punishment which will deter crime and convey justice for the victim but
the certainty perpetrators are convicted after a just, transparent trial,
a legal process which determines guilt based on evidence.

"But the death penalty meets society's need for justice." Retentionists
often use this argument as well. Anyone who has committed a serious crime
deserves to die. Eye for an eye, tooth for a tooth, a life for a life. Is
that the kind of justice we stand for here?

If so, then why not torture a torturer? At this point, we strongly condemn
the practice of torture or, at least, prohibition of torture is clearly
codified in the UN Convention against Torture. Letting that argument play
out, why doesn't our legal system allow the state to rape a rapist?

It is simply because, deep down inside our conscience, we all know justice
is not about taking that which the perpetrator has taken from us. For a
long time, we have been sickened by cruel crimes and have asked the
government to impede such cruelty by applying the death penalty. Yet we
never put 2 and 2 together to see capital punishment does nothing more
than continue the chain of atrocity.

Retentionists often link the notion of death penalty with a victim's need
for justice. But who are they to talk about what any victim considers
justice to be?

Victims often forgive perpetrators and even unequivocally declare they do
not want the perpetrators to be executed. If we really want to punish
perpetrators for the victims' sake, it is akin to punishing people based
on emotional considerations. If punishments are linked to victims'
feelings, then sanctions become subjective and risk becoming arbitrary.

Let's not forget the criminal justice system is vulnerable to error, an
essential consideration in this debate. Fallibility is something we, as
human beings, cannot avoid since it is in our nature. We cannot prevent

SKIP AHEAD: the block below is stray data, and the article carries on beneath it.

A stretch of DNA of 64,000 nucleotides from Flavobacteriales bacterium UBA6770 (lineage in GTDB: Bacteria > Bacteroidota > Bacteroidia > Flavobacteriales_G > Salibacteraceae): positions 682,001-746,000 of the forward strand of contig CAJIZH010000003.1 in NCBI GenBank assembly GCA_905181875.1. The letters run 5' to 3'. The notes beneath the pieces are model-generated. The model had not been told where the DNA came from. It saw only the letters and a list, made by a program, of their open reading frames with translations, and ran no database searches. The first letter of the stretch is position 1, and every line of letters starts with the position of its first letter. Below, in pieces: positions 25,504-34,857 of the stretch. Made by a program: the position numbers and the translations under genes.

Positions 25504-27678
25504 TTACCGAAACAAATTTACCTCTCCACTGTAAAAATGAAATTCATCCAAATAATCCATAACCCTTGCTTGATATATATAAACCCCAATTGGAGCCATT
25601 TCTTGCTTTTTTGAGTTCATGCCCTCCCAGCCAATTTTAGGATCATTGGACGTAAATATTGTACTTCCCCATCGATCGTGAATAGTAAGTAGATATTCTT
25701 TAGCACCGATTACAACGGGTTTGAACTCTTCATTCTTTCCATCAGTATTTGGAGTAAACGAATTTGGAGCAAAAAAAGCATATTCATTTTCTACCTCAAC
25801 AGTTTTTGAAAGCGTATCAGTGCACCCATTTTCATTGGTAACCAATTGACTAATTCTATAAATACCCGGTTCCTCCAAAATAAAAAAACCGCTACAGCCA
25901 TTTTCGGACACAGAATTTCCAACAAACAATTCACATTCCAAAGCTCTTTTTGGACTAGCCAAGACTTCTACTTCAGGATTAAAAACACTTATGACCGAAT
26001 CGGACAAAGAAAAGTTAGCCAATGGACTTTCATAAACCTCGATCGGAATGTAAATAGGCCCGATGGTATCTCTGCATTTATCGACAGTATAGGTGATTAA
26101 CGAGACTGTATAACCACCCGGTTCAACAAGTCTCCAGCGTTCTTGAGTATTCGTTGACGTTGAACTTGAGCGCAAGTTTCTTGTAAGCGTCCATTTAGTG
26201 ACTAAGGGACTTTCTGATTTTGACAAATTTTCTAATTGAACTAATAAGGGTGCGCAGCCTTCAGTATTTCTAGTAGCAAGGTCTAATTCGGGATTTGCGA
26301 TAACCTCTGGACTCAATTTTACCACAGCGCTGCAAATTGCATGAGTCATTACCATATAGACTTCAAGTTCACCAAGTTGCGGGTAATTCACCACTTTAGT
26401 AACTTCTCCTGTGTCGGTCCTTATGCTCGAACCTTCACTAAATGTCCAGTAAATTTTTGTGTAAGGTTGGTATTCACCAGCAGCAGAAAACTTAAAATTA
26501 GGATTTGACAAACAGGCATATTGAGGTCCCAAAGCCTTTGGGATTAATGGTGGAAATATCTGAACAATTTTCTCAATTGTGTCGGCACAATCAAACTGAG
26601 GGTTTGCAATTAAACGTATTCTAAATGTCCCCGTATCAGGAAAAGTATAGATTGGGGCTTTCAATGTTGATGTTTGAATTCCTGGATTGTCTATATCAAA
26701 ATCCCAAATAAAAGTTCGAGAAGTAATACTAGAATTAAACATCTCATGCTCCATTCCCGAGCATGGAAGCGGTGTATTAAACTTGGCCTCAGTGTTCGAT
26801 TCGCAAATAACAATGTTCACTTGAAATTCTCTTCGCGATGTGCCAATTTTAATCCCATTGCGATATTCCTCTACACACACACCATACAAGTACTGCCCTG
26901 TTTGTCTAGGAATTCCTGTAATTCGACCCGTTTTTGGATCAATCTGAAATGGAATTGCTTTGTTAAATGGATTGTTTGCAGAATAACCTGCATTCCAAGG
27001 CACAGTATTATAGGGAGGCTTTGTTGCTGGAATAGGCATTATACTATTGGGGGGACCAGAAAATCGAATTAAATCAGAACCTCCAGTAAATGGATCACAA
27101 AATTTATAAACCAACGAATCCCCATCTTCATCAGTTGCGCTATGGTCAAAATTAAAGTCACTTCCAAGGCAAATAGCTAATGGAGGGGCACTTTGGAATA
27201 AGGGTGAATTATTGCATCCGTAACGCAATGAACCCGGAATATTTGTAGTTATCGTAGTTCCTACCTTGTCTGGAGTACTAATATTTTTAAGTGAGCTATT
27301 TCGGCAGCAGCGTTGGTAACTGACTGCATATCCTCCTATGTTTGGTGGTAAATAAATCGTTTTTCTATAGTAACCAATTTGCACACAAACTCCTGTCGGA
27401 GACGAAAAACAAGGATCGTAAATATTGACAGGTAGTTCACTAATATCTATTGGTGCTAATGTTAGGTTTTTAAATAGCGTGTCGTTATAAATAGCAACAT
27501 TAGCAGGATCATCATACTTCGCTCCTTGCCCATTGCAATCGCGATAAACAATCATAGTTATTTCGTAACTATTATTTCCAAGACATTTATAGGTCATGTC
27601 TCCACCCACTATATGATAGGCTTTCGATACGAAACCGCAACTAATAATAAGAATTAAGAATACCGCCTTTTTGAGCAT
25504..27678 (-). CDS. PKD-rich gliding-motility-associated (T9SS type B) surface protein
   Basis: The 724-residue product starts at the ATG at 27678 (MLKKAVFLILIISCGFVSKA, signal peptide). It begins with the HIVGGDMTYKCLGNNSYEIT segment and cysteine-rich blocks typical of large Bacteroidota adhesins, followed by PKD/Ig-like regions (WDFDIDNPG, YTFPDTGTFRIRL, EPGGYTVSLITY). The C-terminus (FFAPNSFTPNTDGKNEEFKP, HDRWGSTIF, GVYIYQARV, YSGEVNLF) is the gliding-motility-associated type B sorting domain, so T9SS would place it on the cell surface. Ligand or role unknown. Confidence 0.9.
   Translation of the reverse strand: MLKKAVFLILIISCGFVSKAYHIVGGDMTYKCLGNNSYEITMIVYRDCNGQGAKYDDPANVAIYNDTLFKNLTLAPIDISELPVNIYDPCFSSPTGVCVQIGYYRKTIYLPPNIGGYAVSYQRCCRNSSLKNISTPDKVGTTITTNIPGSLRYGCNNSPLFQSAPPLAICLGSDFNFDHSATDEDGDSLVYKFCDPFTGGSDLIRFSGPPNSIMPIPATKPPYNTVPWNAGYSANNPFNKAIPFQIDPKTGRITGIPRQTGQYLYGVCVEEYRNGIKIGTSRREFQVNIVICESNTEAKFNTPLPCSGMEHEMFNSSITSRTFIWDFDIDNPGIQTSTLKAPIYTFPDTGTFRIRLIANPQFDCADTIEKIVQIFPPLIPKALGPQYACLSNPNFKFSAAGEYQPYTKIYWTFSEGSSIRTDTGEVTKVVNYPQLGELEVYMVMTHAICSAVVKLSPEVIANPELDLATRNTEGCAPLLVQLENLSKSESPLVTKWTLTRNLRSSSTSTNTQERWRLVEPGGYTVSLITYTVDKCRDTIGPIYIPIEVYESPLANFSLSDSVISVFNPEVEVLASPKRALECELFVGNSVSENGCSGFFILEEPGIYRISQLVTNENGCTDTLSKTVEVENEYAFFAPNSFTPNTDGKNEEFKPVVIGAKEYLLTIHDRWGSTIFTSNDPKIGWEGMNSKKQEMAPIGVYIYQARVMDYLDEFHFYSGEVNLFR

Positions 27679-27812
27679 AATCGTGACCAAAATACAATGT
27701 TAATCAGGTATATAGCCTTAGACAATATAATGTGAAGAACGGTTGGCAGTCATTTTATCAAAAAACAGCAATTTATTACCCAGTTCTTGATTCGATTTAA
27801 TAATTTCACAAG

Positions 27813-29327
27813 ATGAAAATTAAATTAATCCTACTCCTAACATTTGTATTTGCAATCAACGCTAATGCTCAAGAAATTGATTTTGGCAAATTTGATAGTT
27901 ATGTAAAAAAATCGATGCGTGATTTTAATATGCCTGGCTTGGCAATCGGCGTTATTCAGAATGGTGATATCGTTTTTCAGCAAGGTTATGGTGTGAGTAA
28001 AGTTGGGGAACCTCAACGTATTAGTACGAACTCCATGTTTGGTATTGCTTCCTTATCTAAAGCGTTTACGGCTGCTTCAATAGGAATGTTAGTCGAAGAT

all false convictions even with the system of judicial appeal.

Even an impartial and transparent legal process cannot always prevent this
sort of human error. It is thus imprudent to allow this vulnerable system
to decide if someone "deserves" to die or not.

As has already been proved in many cases, a court may execute someone who
is falsely convicted. There are cases in which the executed were found
innocent after the real perpetrators confessed and, unfortunately, after
the executed had already lost their life. When this happens, consider who
is responsible. If we are speaking of justice, what kind of justice can
the victim, the executed one, and his or her family experience? We cannot
bring the wrongly convicted back to life. Are retentionists willing to be
responsible?

One final argument which Indonesian retentionists use to defend their
position on the death penalty is a decision by Indonesia's Constitutional
Court. In that decision, the right to life guaranteed in Article 28I,
paragraph 1, of the Constitution is also subject to "limitation" as
mentioned in the subsequent Article 28J, paragraph 2. The Constitutional
Court confirmed the death penalty is not a violation of the right to life,
only a limitation of that right.

That decision hinges on how we interpret what rights can be impaired, and
which cannot. Is it true the right to life, explicitly mentioned in the
Constitution as a right which cannot be derogated, is also subject to
"limitation" as the Constitutional Court ruled?

Life is grace. It is a grace which is given by God. If He is the one who
gave us life, then He must be the one with the right to take it. Who are
we, as humans, to think we have the right to arrange somebody's moment of
death? Who are we to judge whether someone is evil enough and hence
deserves to die?

Are we playing God?

(source: Ricky Gunawan is international relations manager at the Community
Legal Aid Institute. Answer C. Styannes is a research associate at the
Community Legal Aid Institute; Opinion, Jakarta Post)